With the persistent challenges towards controlling the HIV epidemic, there is an ongoing need for research into HIV vaccines and drugs. Sub-Saharan African countries - worst affected by the HIV pandemic - have participated in the conduct of clinical trials for HIV vaccines. In Kenya, the Kenya AIDS Vaccine Initiative (KAVI) at the University of Nairobi has conducted HIV vaccine clinical trials since 2001
Previous research has demonstrated the likely benefits of partograph use in low-resourced settings. However, the challenges of completing a partograph are also reported. The objective of this study was to examine students' views and experiences of partograph use to gain understanding of the realities of using this tool in the labour ward. Methods: In a qualitative study, 51 student nurses, undertaking their maternity placement at a university in Nairobi, Kenya, participated in five focus group discussions. Data were audio recorded, transcribed verbatim and analysed thematically. Results: Four main themes emerged from the analyses: challenges to 'doing the right thing'; theory-practice disconnectedness; negative role models; and retrospective recording. Conclusions: The results provide insight into the challenges faced by students when practising in the labour ward environment. A more effective approach to partograph training and implementation should be adopted to support students. However, student midwife training is unlikely to be implemented into practice unless the qualified team supports their learning. Given that the partograph had little status in the labour ward, change may only happen when senior health professionals (midwives and obstetricians) lead by example. Further research is required to explore the views of obstetricians and qualified midwives on partograph use. Appropriate implementation strategies also warrant further investigation
Background: In Africa Health Care Providers form the primary source of information and service provision. Majority of the health work force are nurses/midwives with diverse training and experiences. This study focused on knowledge and Safe motherhood policy implementation.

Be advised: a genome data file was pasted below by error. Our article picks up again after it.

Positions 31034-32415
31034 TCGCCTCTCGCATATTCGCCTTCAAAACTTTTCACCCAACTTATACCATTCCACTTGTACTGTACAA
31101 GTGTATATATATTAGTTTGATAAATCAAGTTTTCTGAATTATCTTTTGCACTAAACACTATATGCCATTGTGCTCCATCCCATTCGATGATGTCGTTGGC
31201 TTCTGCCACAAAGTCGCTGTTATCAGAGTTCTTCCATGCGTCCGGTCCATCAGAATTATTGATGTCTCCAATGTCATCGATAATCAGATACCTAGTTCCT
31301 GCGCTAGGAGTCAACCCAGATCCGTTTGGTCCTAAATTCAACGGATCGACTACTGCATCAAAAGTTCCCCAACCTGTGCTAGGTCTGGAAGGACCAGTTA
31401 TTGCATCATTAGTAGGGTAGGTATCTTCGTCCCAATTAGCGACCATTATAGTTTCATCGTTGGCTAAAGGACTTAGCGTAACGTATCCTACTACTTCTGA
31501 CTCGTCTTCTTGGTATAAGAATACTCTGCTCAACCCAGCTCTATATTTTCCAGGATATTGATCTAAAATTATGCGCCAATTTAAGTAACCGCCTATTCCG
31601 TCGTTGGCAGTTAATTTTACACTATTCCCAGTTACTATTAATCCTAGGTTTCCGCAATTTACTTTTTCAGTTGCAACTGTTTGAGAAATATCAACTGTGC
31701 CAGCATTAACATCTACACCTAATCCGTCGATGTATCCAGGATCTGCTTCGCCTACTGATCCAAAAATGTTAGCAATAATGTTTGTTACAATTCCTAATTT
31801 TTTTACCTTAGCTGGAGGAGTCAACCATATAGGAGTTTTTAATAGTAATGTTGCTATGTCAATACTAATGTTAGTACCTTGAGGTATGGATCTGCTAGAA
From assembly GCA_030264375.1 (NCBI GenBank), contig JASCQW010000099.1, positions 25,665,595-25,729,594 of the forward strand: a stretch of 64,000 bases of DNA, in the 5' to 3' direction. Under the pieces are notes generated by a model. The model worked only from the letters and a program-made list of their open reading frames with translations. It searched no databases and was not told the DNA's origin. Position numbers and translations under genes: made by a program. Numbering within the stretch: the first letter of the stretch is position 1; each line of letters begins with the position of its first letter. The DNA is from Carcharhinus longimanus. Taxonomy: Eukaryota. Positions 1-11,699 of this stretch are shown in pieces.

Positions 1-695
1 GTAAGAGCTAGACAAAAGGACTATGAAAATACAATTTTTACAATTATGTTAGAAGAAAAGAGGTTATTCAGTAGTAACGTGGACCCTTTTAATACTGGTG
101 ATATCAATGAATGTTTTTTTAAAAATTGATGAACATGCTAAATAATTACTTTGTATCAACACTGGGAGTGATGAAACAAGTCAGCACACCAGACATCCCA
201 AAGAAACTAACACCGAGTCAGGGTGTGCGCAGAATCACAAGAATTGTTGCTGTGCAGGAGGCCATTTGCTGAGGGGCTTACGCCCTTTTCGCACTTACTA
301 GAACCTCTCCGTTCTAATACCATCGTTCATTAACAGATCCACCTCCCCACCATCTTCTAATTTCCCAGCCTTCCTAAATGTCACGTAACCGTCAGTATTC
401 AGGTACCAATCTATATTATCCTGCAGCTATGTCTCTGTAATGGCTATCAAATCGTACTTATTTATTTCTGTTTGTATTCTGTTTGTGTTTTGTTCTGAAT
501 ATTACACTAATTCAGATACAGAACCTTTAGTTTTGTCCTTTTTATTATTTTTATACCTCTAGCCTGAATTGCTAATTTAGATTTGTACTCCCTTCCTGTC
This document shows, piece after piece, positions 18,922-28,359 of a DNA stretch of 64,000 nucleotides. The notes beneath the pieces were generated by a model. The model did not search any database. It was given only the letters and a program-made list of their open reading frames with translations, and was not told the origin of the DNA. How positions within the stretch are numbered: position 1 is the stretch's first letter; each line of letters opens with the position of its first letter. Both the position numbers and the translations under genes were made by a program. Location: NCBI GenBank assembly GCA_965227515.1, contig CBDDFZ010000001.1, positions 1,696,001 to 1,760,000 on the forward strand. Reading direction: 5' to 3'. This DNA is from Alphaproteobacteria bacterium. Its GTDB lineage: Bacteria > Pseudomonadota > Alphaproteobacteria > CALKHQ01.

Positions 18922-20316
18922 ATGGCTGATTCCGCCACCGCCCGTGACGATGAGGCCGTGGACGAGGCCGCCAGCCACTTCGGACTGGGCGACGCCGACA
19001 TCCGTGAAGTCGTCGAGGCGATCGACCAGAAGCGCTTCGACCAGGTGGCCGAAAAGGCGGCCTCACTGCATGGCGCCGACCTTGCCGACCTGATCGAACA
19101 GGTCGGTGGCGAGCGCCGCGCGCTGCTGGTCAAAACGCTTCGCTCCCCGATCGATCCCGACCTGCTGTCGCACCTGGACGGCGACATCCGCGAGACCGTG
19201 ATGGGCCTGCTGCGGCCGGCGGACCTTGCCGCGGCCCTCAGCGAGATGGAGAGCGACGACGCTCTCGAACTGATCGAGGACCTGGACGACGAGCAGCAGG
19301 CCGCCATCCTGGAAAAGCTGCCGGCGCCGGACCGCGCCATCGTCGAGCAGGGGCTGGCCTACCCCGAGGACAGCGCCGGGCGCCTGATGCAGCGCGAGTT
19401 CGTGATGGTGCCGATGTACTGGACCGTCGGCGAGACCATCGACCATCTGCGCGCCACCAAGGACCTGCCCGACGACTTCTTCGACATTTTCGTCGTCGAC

Method: In a period of 12 months, participants were recruited from all the regions in Kenya. To be eligible for study, participants were required to have a midwife’s practicing license and member of National Midwives Association. A standardized tool was used to collect data regarding social demographics, professional training and practice. Information about uptake of Antenatal care, reasons for home deliveries and causes of infant mortality were also documented. Data was then entered and analyzed using Social Science Package for statistical analysis (SPSS).
Results: A total of 117 nurses participated in the study with a male: female ratio of 1:5. The mean age was 41 years with a minimum age of 24 and maximum 53 years. Abroad professional background was observed with a majority being KRCHN (97%}, BScN (2%) and MScN (1%). All the participants reported having seen the safe motherhood policy document but majority 74% said they had not read the document. Ninety-two percent had attended to mothers who had had a home delivery with 80% of the nurses having attended to one mother who had had FGM. Despite this impressive workload, almost two thirds (63%) had not read the policy on abortion and post abortal care (63%).
Conclusion: The midwife continues to serve communities with diligence and dedication, however practitioners neglect policy interpretation. To breach this gap, midwives need motivation to keep a breast with emerging issues in safe motherhood
With the persistent challenges towards controlling the HIV epidemic, there is an ongoing need for research
into HIV vaccines and drugs. Sub-Saharan African countries - worst affected by the HIV pandemic - have participated in the